In the postwar years, grapes sold like hotcakes because of the lack of sweets on the market, but grape prices plummeted during the nation's period of rapid economic growth in the 1960s. Kawata's response was to consider making wine since wine is a value-added product that can be stored for a longer period of time. To realize the plan, however, there was an obstacle. As a social welfare corporation receiving subsidies and tax breaks from the government, Cocoromi Gakuen could not apply for a license to produce wine. Thus, in 1980 Coco Farm & Winery was incorporated as a private limited company, with investment from some of the students' families. Today, a representative of the parents' association serves as chief executive officer of the Coco Farm & Winery.

In 1984, Coco received a government permit to produce wine and started wine production. From the beginning, Kawata said, "We will go bankrupt if we only make 'welfare wine,' so let's make good wine." At that time, grape wine had not yet gained popularity in Japan, and no one knew exactly how to produce good wine there. So Coco invited a wine consultant named Bruce Gutlove from California to Japan and sought his advice. He firmly believed that good wine depends mostly on the grapes, and he was impressed by the efforts of Cocoromi Gakuen to carefully tend the grapes and harvest by hand, avoid the use of herbicides and chemical fertilizers, and even chase away crows by rattling empty cans. To this day, he serves as a trustee of Cocoromi Gakuen and a board director of Coco Farm & Winery.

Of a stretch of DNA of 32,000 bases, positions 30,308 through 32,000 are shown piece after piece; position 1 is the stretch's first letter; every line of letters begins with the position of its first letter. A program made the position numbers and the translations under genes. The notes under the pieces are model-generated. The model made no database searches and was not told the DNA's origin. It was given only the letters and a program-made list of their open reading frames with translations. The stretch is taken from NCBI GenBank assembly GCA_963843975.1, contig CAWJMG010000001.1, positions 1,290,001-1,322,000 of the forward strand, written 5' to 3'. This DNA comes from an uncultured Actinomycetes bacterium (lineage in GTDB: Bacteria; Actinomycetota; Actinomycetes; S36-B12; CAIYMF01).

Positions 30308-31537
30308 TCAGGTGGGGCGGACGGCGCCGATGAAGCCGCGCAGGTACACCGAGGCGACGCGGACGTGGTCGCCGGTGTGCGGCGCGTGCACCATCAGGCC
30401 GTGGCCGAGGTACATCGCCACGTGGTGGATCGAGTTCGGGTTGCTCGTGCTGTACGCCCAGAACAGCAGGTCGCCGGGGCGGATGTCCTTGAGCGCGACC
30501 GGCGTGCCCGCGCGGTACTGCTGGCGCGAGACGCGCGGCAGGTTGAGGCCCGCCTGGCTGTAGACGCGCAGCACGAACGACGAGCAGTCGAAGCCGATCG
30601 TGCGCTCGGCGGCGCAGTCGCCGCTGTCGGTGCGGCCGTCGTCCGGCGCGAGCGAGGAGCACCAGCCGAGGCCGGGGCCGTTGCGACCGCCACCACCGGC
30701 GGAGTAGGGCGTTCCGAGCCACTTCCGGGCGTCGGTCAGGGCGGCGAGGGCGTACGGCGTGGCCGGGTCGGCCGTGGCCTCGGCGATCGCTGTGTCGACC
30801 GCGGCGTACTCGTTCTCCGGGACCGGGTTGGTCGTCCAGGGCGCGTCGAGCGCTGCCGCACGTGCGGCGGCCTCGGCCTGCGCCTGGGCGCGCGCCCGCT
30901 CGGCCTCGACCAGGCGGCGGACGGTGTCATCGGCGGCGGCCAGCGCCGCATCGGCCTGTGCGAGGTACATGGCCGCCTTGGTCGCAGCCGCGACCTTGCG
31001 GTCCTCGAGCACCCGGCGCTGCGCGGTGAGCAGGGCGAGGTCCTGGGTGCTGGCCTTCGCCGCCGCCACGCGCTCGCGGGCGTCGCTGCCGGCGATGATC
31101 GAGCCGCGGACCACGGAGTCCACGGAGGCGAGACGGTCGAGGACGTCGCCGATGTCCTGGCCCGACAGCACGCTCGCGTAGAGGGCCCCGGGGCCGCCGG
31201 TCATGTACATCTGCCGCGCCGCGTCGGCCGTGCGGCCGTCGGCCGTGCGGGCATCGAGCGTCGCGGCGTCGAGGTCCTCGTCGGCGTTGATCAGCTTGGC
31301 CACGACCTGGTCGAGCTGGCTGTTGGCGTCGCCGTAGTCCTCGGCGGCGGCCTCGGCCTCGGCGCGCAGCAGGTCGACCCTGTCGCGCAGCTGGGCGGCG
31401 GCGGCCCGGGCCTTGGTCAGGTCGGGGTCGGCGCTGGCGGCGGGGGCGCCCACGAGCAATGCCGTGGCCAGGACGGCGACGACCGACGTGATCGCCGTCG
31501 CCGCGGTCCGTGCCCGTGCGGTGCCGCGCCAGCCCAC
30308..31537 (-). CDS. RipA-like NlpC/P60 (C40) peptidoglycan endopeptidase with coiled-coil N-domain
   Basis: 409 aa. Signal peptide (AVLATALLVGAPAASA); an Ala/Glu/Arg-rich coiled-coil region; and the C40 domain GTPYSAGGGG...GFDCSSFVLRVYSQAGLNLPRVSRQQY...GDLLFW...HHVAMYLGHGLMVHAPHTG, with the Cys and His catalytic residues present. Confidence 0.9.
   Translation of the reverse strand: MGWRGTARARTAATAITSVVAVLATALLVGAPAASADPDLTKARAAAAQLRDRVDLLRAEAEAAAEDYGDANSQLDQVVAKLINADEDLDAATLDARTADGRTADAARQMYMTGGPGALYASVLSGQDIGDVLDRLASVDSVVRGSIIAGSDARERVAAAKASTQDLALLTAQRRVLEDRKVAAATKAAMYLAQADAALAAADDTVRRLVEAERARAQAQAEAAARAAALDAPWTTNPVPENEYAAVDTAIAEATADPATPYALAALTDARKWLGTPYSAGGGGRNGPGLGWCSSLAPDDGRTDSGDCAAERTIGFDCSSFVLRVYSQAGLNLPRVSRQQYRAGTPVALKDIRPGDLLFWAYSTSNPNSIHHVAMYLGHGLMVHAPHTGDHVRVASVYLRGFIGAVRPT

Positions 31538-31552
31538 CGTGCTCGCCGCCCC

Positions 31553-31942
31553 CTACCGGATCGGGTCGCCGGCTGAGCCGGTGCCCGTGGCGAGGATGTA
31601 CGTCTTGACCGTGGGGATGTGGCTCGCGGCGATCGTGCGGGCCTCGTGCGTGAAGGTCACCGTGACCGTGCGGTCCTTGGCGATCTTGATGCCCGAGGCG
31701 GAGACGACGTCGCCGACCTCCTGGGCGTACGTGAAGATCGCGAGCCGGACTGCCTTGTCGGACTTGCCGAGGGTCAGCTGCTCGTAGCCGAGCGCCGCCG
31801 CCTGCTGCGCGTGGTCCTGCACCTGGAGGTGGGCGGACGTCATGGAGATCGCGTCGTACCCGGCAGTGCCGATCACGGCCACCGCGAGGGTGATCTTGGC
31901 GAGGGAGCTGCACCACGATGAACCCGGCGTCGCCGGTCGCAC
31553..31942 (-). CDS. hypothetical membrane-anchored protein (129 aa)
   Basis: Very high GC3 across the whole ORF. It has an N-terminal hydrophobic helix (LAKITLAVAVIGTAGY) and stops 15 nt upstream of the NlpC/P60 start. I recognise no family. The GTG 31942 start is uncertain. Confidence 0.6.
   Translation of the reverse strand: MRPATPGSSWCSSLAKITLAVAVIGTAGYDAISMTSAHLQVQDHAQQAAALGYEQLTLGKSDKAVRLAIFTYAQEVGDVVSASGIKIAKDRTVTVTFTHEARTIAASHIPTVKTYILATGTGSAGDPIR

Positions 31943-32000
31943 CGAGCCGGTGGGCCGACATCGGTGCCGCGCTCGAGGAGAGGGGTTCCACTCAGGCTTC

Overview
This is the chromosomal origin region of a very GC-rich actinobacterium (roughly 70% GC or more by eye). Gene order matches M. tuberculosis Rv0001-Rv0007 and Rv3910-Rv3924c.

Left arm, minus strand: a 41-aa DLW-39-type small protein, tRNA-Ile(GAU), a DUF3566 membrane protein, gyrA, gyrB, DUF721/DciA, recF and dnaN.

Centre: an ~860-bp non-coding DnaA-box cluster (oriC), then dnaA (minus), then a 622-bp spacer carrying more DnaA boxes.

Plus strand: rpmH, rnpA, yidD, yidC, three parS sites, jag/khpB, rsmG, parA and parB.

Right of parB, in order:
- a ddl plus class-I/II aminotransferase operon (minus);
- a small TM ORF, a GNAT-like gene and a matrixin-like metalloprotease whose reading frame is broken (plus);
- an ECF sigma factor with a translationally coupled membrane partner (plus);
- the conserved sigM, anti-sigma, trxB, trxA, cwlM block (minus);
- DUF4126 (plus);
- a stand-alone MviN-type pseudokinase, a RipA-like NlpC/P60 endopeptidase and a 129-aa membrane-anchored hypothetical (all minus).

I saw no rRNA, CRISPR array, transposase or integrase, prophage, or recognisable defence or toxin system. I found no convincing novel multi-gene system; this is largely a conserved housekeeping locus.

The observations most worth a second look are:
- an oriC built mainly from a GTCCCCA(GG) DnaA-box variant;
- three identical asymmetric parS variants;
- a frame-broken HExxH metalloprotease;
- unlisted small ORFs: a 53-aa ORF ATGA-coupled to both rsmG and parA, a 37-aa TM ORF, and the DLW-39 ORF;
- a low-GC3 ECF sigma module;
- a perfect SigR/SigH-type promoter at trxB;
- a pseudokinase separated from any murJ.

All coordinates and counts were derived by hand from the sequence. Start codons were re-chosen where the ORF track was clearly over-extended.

Coco selects the varieties of vine that suit the climate of the northern Kanto region, and works hard to follow natural farming practices. It is an independent winemaker using 100 percent Japanese grapes. Fermentation with natural wild yeast can be undependable and time-consuming but can make fragrant, quality wine. Wine with long-lasting taste, complexity and balance can be produced with quality grapes and microbes. People just play a supporting role.

A Wine Recognized Worldwide

A nearby animal feed company comes free of charge to take away grape skin and seeds that are left after grapes are squeezed. Rich in polyphenols, they are used as feed for cows. Compost made from the dung of cows that eat the feed is scattered in the vineyard. This way of farming has been suddenly attracting attention as "recycling farming" or "the sixth industry" (the sum of primary, secondary, and tertiary industries).

Since about 10 years ago, not only wine magazines but also women's and travel magazines have covered the winery. People buy the Coco wine at wine shops and its good reputation is spreading through word of mouth and social media.

In 2003, Coco opened a cafe and created programs for winery tours and wine tasting. Coco also has an online shop so that those who cannot visit the winery in person can still enjoy the wine.

Today almost 20,000 people not only from the local area but from all over the country come to enjoy the winery's harvest festival, held on the third Saturday and Sunday of November every year since 1984. It seems that the Cocoromi Gakuen students as well are happy to have many visitors and this gives a big boost to their motivation.

In 2000, Coco's wine was selected for a formal reception of the Kyushu-Okinawa G8 Summit. It was also used for a dinner hosted by the prime minister's wife at Hokkaido-Toyako G8 Summit in 2008 and a dinner of the G7 Foreign Ministers' Meeting in Hiroshima in 2016. Since 2013, Coco's wine has been offered frequently in Japan Airlines' international first class lounges and during its flights.

Consigning Business to Cocoromi Gakuen for All Students to Take Task

In case of a private limited company, wages are paid to employees through their bank accounts, but not to people who are hired to take care of employees by making food, doing the laundry and so on. Therefore, Coco Farm & Winery consigns a part of its operations such as wine production and bottling to Cocoromi Gakuen.